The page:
Microstructure and mechanics of human resistance arteries.
AJP - Heart and Circulatory Physiology
American Physiological Society
This is the author accepted manuscript. The final version is available from APS via the DOI in this record.
Vascular diseases such as diabetes and hypertension cause changes to the vasculature that can lead to vessel stiffening and the loss of vasoactivity. The microstructural bases of these changes are not presently fully understood. We present a new methodology for stain-free visualisation, at a microscopic scale, of the morphology of the main passive components of the walls of unfixed resistance arteries and their response to changes in transmural pressure. Human resistance arteries were dissected from subcutaneous fat biopsies, mounted on a perfusion myograph and imaged at varying transmural pressures using a multimodal nonlinear microscope. High resolution 3D images of elastic fibres, collagen and cell nuclei were constructed. The honeycomb structure of the elastic fibers comprising the internal elastic layer became visible at a transmural pressure of 30 mmHg. The adventitia, comprising wavy collagen fibres punctuated by straight elastic fibres, thinned under pressure as the collagen network straightened and pulled taut. Quantitative measurements of fibre orientation were made as a function of pressure. A multi-layer analytical model was used to calculate the stiffness and stress in each layer. The adventitia was calculated to be up to ten times as stiff as the media and experienced up to 8 times the stress, depending on lumen diameter. This work reveals that pressure-induced reorganisation of fibrous proteins gives rise to very high local strain fields, and highlights the unique mechanical roles of both fibrous networks. It thereby provides a basis for understanding the micromechanical significance of structural changes which occur with age and disease.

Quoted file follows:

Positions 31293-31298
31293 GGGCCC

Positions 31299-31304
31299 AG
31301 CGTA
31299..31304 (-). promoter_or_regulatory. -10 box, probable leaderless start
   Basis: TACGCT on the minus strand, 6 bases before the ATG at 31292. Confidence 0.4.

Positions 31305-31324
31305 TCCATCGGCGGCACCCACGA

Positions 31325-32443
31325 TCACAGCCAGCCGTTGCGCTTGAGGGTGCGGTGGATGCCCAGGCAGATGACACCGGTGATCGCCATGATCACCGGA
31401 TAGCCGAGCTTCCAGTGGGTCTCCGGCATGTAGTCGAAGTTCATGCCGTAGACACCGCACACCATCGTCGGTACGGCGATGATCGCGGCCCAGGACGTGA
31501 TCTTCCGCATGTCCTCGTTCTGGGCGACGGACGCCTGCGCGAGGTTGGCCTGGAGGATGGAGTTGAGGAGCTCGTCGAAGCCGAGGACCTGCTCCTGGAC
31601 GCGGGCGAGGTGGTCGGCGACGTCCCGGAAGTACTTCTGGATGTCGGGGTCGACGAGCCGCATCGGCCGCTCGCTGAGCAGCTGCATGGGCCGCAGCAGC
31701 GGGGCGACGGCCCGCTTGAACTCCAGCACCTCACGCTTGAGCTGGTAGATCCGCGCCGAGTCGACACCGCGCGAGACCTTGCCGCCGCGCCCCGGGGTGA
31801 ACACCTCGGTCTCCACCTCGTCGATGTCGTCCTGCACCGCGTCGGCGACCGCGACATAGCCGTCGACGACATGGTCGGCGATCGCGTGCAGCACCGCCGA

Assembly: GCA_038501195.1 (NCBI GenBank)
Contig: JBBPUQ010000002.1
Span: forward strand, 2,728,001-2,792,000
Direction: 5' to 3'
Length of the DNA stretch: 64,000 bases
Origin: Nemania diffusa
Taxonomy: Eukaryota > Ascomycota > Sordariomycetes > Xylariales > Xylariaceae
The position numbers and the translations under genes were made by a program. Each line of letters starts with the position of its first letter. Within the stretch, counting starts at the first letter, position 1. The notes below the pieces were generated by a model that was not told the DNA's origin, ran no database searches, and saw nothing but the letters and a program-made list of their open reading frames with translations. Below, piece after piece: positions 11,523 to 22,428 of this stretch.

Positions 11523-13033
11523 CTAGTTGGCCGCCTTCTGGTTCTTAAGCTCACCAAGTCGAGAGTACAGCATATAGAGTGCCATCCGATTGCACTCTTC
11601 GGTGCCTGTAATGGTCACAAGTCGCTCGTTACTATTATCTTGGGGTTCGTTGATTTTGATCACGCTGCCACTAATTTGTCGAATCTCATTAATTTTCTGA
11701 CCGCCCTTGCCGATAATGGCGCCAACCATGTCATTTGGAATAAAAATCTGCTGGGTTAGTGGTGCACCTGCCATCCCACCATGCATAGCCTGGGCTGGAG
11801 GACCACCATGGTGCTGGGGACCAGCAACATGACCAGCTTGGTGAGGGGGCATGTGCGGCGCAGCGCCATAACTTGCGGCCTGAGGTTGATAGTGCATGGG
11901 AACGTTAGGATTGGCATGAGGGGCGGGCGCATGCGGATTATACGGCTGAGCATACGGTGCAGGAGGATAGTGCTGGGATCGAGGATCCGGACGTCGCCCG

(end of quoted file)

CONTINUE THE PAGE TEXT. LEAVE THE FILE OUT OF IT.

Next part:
The research was funded by the British Heart Foundation grant no PG/11/17/28788 and supported by the National Institute for Health Research (NIHR) Exeter Clinical Research Facility. The views expressed are those of the author(s) and not necessarily those of the NHS, the NIHR or the Department of Health.
Place of publication